Ontario Enhancing Care for Complex Patients in Kitchener, Waterloo, Wellesley, Woolwich, and Wilmot

BACKGROUNDER - Ministry of Health and Long-Term Care

May 2, 2014

Ontario’s Health Links program continues to expand into more communities, providing improved care for more seniors and complex care patients. Health Links are part of Ontario’s strategy to put the patient at the centre of the health system so that they receive the right care, at the right time and in the right place.

In Kitchener, Waterloo, Wellesley, Woolwich, and Wilmot, high needs patients will soon benefit from better care co-ordination through the creation of the KW4 Health Link which is being led by the Centre for Family Medicine and currently made up of the following providers:

  • Grand River Hospital
  • St. Mary’s General Hospital
  • New Vision Family Health Team
  • Kitchener Downtown Community Health Centre
  • Woolwich Community Health Centre
  • Waterloo Wellington Community Care Access Centre
  • Schlegel-University of Waterloo Research Institute for Aging
  • The Village of Winston Park
  • Andrew Street Family Health Organization
  • McMaster University KW Family Medicine Residency Program
  • Ontario Neuro-Trauma Foundation
  • University of Waterloo School of Pharmacy
  • Canadian Mental Health Association of Waterloo Wellington Dufferin
  • Community Support Connections (Meals on Wheels and More)
  • Waterloo Wellington Behavioural Supports Ontario Program (St. Joseph’s Health Centre Guelph)
  • Sunnyside Seniors’ Services, Region of Waterloo
  • Alzheimer’s Society of Kitchener-Waterloo
  • 128 family physicians and 3 primary care nurse practitioners of Kitchener, Waterloo, Wellesley, Woolwich, and Wilmot in all models of primary care

What are Health Links?

Health links are teams of local health care providers who co-ordinate treatment and care for complex patients, ensuring care is consistent and effective for an individual’s conditions.

Complex patients are typically seniors and people with multiple chronic conditions or mental illness.

Currently there are 54 Health Links — with at least one operating in every Local Health Integration Network (LHIN), covering half the province.

How do Health Links work?

All Health Links are led by a co-ordinating partner such as a Family Health Team, Community Health Centre, Community Care Access Centre or hospital. They include local health care providers like family care providers, specialists, hospitals, long-term care, home care or other community supports like educational providers, food banks, emergency medical and police services.

With improved co-ordination and information sharing, patients will receive timely access to the most appropriate care in the most appropriate place, and will be supported by a team of health care providers at all levels of the health care system.

By bringing local health care providers together as a team, Health Links help family doctors to connect patients more quickly with specialists, home care services and other community supports, including mental health services. For patients being discharged from hospital, the Health Link enables faster follow-up and referral to services like home care, helping reduce the likelihood of re-admission to hospital.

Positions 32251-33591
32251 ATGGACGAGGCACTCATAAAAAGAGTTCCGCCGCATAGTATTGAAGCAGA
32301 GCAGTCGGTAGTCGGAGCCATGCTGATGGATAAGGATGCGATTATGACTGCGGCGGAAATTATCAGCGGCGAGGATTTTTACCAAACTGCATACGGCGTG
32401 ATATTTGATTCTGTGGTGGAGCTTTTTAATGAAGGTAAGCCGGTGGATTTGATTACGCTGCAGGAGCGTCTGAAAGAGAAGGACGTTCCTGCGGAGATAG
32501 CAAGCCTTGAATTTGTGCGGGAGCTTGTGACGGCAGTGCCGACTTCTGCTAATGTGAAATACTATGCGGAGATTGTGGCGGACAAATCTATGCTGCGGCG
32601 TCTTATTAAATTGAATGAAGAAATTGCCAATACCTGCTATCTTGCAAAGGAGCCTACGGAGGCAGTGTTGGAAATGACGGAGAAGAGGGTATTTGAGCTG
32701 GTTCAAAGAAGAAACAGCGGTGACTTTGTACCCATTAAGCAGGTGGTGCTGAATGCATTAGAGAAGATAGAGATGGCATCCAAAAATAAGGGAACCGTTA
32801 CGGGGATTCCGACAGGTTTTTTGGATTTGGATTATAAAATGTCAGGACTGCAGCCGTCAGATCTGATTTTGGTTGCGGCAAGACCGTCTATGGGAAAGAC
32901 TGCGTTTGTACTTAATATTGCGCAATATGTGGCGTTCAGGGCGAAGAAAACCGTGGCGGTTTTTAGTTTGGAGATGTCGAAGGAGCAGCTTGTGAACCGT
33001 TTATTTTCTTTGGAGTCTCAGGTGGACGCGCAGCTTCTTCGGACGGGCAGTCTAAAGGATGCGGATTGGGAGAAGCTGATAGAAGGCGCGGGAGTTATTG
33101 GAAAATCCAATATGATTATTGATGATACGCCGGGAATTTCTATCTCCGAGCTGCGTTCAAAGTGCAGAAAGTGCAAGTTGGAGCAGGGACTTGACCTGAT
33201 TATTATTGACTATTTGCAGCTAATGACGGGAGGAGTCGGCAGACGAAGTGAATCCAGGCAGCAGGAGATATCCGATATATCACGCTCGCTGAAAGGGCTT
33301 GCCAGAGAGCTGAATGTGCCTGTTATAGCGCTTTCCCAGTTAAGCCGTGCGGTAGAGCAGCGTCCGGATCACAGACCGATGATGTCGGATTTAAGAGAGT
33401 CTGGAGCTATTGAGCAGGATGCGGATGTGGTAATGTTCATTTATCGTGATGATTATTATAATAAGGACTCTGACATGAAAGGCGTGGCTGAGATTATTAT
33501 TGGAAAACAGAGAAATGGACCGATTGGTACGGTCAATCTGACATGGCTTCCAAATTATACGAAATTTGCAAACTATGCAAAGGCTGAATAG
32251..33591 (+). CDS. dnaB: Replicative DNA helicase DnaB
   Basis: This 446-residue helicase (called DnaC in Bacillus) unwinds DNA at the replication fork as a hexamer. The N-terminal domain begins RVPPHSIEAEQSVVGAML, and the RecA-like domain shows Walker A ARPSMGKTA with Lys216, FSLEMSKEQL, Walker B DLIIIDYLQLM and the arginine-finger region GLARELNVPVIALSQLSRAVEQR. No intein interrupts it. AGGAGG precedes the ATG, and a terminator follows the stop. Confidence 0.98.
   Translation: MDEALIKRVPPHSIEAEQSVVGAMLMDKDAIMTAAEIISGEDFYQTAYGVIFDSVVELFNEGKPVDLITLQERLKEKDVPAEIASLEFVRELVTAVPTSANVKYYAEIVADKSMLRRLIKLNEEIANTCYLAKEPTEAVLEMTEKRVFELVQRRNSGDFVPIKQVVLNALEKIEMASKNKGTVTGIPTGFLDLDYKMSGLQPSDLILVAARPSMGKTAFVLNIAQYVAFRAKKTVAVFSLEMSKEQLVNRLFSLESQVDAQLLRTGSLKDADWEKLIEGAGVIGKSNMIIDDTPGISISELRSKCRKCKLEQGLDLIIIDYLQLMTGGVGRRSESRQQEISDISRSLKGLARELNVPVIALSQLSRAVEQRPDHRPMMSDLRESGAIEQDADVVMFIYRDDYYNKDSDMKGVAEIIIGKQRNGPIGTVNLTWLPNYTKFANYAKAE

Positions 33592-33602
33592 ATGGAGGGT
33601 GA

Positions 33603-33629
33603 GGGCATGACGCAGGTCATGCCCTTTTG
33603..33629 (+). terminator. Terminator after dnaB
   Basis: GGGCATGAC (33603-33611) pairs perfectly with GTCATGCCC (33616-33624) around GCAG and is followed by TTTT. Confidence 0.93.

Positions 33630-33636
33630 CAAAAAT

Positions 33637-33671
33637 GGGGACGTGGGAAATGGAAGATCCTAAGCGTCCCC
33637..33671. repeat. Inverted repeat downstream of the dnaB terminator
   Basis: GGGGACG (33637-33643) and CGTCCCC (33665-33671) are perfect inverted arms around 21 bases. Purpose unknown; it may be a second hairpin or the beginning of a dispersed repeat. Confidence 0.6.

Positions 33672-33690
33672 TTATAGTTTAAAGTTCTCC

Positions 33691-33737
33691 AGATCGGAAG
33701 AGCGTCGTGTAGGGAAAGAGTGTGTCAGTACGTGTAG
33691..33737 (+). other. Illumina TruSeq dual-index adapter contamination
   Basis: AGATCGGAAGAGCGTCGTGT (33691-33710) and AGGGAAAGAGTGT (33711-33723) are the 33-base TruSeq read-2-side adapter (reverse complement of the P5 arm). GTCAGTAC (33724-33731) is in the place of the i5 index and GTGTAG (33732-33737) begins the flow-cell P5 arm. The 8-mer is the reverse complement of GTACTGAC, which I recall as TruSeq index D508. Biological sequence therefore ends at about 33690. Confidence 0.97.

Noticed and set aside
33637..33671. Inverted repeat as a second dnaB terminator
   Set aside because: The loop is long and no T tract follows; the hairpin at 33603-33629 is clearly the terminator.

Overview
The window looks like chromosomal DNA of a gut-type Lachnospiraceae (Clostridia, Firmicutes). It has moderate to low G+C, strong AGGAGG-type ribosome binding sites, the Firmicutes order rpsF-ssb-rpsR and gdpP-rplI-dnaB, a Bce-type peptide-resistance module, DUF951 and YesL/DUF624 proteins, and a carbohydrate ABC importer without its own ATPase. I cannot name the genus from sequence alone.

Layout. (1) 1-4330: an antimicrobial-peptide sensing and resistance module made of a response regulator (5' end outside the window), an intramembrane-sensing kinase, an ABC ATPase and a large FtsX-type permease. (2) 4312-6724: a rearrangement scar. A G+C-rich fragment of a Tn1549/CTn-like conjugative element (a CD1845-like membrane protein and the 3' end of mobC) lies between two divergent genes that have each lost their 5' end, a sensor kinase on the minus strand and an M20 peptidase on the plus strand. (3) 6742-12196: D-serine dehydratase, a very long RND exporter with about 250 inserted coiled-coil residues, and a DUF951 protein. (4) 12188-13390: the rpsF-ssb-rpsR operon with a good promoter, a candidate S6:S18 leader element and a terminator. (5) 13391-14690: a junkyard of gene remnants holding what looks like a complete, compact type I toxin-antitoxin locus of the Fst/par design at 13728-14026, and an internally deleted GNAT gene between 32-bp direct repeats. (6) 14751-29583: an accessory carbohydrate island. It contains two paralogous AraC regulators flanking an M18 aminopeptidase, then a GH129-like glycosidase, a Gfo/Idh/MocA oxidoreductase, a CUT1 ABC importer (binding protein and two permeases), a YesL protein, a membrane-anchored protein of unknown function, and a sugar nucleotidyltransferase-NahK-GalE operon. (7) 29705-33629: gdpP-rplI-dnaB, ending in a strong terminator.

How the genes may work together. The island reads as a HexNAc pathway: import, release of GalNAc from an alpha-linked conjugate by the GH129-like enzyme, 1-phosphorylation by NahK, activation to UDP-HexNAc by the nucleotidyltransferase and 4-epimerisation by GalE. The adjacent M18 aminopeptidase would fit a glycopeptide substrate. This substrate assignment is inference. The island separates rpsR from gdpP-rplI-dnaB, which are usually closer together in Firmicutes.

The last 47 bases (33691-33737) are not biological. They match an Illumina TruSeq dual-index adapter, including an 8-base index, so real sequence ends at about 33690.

In order to establish a Health Link, strong representation from local primary care providers and the Community Care Access Centre is required. Joining or establishing a Health Link is voluntary.

How will Health Links benefit patients?

Health Links ensure patients with complex conditions:

  • No longer need to answer the same question from different providers.
  • Have support to ensure they are taking the right medications appropriately.
  • Have a care provider they can call, eliminating unnecessary provider visits.
  • Have an individualized comprehensive plan, developed with the patient and his/her care providers who will ensure the plan is being followed.

Over time, Health Links are expected to result in improvements such as:

  • Reduced unnecessary hospital admissions and re-admissions within 30-days of discharge.
  • Reduced avoidable emergency department visits for patients with conditions best managed elsewhere.
  • Same day/next day access to primary care.
  • Reduced time from a primary care referral to specialist consultation for complex patients.
  • Reduced time from referral to first home care visit.
  • Reduced alternate level of care days in hospital.
  • An enhanced experience with the health care system for patients with the greatest health care needs.

How are the results of each community's Health Link measured?

Health Links share information and measure results while working with their LHIN to achieve short and long-term goals, starting with:

  • Developing co-ordinated care plans for patients with complex conditions.
  • Increasing the number of seniors and other patients with complex conditions with regular and timely access to a primary care provider.

How does the Ministry of Health and Long-Term Care support Health Links?

Each Health Link submits a business plan to the ministry and the LHIN to show how it will achieve short and long-term goals. The ministry and the LHIN provide assistance to develop and implement this plan, along with other key partners like Health Quality Ontario and eHealth Ontario.

The ministry also provides dedicated assistance to each Health Link to work through issues and provide flexibility to break down barriers to providing better care.

Samantha Grant, Minister’s Office, 416-327-4905
David Jensen, Ministry of Health and Long-Term Care,